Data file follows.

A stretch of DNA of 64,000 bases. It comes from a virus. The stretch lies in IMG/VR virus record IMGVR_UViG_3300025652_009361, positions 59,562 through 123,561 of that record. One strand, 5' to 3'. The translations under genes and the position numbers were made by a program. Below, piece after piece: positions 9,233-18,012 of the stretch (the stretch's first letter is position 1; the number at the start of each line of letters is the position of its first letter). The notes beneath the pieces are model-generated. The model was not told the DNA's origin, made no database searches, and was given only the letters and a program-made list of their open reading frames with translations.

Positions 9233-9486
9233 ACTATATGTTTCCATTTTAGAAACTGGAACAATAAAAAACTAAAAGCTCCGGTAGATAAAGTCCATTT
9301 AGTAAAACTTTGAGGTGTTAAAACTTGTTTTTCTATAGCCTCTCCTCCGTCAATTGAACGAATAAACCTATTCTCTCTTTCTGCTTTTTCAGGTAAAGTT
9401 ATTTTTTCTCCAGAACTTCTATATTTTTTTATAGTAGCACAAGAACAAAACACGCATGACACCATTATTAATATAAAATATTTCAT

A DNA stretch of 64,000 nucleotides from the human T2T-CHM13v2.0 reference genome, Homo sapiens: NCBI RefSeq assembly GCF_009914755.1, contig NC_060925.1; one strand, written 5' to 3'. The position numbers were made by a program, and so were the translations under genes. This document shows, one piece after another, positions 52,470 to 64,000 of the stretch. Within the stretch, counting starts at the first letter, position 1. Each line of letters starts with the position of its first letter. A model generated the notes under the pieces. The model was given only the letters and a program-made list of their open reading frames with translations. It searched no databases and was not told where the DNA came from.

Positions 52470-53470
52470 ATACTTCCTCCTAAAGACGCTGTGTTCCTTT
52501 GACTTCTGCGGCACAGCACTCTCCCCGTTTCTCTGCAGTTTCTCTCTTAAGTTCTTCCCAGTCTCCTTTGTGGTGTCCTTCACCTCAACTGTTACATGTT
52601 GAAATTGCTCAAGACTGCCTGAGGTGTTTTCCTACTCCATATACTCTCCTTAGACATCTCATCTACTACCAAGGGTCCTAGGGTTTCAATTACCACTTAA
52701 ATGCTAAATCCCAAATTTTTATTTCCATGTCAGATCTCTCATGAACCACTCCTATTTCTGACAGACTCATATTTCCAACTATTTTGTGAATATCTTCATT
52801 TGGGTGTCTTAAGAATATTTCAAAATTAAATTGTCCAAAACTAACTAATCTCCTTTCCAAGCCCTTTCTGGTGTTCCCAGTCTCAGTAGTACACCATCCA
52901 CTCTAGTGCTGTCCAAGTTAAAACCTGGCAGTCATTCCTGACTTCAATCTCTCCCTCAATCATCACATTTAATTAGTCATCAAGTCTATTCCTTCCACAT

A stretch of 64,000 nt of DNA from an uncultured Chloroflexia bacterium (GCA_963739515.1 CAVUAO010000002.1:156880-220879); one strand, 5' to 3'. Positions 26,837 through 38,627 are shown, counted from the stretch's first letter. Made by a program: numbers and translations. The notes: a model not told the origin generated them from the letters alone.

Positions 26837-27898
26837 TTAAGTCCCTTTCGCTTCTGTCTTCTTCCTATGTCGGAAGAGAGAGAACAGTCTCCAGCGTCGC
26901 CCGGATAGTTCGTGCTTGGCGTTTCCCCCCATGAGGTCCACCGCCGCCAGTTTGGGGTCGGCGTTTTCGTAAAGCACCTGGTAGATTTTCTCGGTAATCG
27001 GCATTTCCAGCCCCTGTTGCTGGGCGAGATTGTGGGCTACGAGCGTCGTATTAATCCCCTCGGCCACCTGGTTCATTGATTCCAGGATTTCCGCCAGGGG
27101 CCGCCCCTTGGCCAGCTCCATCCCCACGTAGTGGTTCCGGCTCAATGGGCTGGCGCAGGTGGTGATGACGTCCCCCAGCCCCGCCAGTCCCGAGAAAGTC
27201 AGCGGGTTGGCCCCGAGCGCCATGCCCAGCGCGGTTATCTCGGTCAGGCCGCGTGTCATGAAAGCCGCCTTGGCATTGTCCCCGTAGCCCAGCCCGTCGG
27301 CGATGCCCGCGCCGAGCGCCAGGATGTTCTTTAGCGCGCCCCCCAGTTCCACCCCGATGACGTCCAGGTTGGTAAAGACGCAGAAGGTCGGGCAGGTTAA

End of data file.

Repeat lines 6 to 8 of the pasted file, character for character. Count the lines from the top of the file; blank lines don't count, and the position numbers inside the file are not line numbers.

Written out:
A DNA stretch of 64,000 nucleotides from the human T2T-CHM13v2.0 reference genome, Homo sapiens: NCBI RefSeq assembly GCF_009914755.1, contig NC_060925.1; one strand, written 5' to 3'. The position numbers were made by a program, and so were the translations under genes. This document shows, one piece after another, positions 52,470 to 64,000 of the stretch. Within the stretch, counting starts at the first letter, position 1. Each line of letters starts with the position of its first letter. A model generated the notes under the pieces. The model was given only the letters and a program-made list of their open reading frames with translations. It searched no databases and was not told where the DNA came from.

Positions 52470-53470
52470 ATACTTCCTCCTAAAGACGCTGTGTTCCTTT